Sleep To Get Stronger

Sleep is one of the most important but often overlooked components of building a strong, healthy body.

Exercising intensely but not getting the results you are looking for? The reason may not lie in what goes on at the gym but in what happens outside of it. In addition to factors like diet, sleep is one of the most important but often overlooked components of building a strong, healthy body. Recent scientific findings are presenting an interesting picture of why muscle
strength is important for health, and how sleep plays an important part in helping you grow stronger.

In general, sleep is important for a number of functions ranging from physical recovery to cognitive functions such as creative thought, memory, and learning.  In terms of strength building, sleep works wonders in two ways: according to studies, sleep is needed to exercise efficiently in the first place, and after your workout, to reap the benefits of the hard work you have done.  A review published in 2015 summarizes a growing body of research demonstrating how sleep deprivation negatively affects exercise performance. The authors suggest that sleep loss can hinder recovery of muscle tissue after exercise. Furthermore, the researchers propose that sleep deprivation may lead to an imbalance of the autonomic nervous system, resulting in symptoms of the overtraining syndrome such as lack of energy, soreness of muscles and joints, headaches, decreased appetite, recursive colds indicating problems with immunity, and, ironically, insomnia. This means that going to the gym after a poor night of sleep will prevent you from getting the most out of your exercise.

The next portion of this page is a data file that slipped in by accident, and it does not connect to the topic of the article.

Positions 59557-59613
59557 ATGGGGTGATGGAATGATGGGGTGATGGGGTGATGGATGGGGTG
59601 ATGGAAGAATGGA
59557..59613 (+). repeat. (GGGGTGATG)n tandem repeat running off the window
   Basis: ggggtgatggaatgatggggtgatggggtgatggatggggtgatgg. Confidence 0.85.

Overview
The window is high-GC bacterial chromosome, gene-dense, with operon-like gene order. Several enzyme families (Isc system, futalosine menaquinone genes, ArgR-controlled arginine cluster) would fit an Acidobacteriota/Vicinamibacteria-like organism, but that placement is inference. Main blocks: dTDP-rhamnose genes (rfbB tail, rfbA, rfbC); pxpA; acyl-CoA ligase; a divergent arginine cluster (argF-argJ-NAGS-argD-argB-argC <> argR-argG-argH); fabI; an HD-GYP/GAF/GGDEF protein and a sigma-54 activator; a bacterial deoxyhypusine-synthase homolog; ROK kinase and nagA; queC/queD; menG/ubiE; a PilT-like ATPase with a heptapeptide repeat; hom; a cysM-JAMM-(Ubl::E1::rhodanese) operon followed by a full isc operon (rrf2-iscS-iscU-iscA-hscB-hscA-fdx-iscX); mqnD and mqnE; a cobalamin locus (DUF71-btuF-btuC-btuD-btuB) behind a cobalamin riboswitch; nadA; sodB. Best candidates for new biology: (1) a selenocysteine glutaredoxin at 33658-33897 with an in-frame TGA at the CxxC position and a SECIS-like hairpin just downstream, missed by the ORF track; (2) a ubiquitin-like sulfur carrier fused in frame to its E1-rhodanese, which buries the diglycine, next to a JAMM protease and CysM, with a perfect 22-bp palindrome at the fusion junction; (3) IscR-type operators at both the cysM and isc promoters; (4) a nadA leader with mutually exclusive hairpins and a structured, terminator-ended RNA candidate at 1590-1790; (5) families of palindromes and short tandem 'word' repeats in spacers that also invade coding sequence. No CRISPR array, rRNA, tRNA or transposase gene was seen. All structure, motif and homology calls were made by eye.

Slow-wave sleep, a time when important hormones that control metabolism and muscle growth are secreted, can be boosted with sound

After you exercise (hopefully with a good night of sleep behind), sleep is still needed to optimize the effects of your work out. Why? This is because of the human growth hormone, which is important for several tasks in the human body: it is linked to growth during childhood, metabolism, body composition, strength, aerobic capacity as well as cognitive functions. Individuals with poor levels of the growth hormone have significantly less muscle strength and more fat tissue, as well as increased mortality compared to individuals with normal levels of the hormone. Now, according to research, secretion of the human growth hormone spikes during sleep, specifically during phases of slow-wave-sleep (SWS).